So, how does it not make sense for the American and Chinese presidents to meet face-to-face, one-on-one, once a year, for a couple of days set aside for just that? The risk-reward calculation for such a weekend retreat does not require an MBA. The downside would be that during difficult times the individuals would suppress their ire, and their aides would scramble to find sufficient common ground to announce a happy outcome.
The upside is that year after year, the two politicians who possess the most outsized influence on world peace and prosperity would sit together as humans and discuss their shared responsibilities and compare the array of burdens and rush of emergencies that disrupt their sleep.
People-to-people is what works best now in the U.S. China relationship. Chinese and American students are developing deep friendships as they study on each other's campuses. Business ties between American and Chinese companies -- and among employees who work together day to day -- are much more friendly and trusting than the headline disputes would lead you to believe.
Long gone are the days when elder statesmen and business luminaries could back-channel messages between the top leaders of each government when the relationship got off track. We already have some five dozen bilateral dialogues through which battalions of American and Chinese bureaucrats talk to each other about everything from climate change to industrial standards to intellectual property rights and human rights. The truth is that these meetings are increasingly serving as forums for people to talk past each other.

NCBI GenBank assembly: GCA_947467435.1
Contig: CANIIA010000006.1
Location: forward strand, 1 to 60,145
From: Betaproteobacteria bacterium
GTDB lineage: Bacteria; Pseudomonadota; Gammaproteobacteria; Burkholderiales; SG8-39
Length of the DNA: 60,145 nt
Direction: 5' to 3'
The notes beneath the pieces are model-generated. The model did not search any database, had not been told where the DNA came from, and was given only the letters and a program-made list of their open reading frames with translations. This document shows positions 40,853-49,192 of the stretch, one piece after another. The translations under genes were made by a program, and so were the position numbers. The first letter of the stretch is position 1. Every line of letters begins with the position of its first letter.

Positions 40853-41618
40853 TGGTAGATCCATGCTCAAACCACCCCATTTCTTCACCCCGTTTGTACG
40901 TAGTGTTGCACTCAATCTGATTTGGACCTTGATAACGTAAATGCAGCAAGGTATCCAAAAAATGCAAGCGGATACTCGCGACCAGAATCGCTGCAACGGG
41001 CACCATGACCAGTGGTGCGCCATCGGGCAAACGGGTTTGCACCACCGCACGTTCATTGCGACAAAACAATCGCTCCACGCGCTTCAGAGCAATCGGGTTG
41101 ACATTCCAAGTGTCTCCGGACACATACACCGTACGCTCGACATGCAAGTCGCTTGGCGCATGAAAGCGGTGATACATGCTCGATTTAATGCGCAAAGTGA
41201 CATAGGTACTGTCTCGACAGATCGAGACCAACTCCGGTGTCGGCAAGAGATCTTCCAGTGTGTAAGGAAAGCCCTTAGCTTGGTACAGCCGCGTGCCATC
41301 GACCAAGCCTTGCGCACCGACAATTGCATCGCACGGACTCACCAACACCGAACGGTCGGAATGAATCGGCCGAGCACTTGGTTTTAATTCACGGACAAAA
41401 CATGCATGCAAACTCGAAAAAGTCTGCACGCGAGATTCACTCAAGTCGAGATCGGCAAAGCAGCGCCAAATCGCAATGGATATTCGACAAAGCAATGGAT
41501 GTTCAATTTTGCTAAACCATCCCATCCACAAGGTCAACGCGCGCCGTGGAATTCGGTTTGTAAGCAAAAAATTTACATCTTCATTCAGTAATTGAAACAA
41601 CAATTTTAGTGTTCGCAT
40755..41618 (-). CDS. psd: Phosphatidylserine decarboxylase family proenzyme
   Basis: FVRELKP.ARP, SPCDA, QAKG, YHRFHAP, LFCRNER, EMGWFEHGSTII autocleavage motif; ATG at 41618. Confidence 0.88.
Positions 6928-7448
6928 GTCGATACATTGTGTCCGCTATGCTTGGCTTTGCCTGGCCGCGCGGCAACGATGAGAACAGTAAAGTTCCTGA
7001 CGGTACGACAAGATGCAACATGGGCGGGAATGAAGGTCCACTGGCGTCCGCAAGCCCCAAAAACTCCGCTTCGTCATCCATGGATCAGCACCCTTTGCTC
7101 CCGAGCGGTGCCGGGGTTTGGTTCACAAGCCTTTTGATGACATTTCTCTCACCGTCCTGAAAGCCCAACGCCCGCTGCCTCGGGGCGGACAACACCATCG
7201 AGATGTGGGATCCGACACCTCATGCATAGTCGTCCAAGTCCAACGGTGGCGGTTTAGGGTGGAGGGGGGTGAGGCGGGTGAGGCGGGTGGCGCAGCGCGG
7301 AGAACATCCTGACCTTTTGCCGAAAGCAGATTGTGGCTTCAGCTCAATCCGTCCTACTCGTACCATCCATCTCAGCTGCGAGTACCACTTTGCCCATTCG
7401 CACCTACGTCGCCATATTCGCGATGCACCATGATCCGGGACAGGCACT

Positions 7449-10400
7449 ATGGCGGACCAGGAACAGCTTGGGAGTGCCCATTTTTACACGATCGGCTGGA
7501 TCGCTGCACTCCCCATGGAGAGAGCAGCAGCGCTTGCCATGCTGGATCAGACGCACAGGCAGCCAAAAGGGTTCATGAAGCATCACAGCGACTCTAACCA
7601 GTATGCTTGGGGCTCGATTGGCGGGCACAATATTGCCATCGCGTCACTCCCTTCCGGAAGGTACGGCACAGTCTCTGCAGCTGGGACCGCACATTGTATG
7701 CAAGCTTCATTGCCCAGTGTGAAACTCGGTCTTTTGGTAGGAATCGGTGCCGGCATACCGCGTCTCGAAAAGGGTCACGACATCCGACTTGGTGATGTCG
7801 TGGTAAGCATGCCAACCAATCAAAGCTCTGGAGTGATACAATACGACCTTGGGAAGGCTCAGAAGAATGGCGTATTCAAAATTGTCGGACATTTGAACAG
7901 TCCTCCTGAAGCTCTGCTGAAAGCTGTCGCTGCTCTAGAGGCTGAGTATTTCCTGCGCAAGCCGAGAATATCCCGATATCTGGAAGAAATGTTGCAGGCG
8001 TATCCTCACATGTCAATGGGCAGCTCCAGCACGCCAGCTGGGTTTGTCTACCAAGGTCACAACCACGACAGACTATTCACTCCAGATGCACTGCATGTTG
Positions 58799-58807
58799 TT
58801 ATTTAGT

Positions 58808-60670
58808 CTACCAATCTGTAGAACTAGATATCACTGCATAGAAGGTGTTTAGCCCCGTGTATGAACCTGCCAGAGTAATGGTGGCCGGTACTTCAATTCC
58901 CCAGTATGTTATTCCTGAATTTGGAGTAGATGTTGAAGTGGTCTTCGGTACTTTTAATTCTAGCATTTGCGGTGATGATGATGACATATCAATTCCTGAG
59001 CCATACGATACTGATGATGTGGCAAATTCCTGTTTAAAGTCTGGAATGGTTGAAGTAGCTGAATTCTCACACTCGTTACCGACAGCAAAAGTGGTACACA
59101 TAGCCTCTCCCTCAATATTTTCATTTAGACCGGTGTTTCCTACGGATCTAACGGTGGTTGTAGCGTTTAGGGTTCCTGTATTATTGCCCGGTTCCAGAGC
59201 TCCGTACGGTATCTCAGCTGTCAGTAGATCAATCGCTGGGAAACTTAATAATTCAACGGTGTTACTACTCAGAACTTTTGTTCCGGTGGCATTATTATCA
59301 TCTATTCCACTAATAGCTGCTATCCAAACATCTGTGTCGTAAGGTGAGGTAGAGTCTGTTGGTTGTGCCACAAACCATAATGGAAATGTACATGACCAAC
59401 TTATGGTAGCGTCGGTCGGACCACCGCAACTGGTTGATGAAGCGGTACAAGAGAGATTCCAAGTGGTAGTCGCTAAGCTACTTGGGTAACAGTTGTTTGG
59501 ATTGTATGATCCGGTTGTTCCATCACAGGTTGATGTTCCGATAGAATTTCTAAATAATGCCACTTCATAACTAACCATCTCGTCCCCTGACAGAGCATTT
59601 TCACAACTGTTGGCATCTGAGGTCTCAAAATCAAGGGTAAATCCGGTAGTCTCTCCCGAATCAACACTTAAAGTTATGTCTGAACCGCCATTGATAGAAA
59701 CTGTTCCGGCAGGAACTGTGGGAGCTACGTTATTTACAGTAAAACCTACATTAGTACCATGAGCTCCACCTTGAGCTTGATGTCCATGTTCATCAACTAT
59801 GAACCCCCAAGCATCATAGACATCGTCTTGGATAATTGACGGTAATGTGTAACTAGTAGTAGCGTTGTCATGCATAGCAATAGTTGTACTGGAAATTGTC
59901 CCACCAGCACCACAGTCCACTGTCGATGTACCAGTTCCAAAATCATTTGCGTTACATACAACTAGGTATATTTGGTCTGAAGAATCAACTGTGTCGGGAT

Since becoming Communist Party leader last fall, and China's president this spring, Xi Jinping has been increasingly talking about the U.S. and China forging a new kind of big power relationship. What that means has yet to be defined. But the broad strokes involve treating each other as equals. At the same time, some senior Chinese officials have been indicating to foreign visitors that China believes that current international institutions that stem from the post World War II Bretton Woods agreements, such as the World Bank and World Trade Organization, are considered so biased in favor of the West that China believes it may have to spearhead the creation of alternatives.
This is likely the motivation behind the announcement in March in South Africa when the BRICS nations -- Brazil, Russia, India, China and South Africa -- agreed to begin planning the establishment of a new development bank with each country putting $10 billion into the kitty. Some say this is an impossible endeavor given the size disparities, political differences and economic competition that exists between these countries. China is not one of the naysayers. A month later, the man who built the China Development Bank into a powerhouse, Chen Yuan, was assigned to lead China's effort to establish the BRICS bank.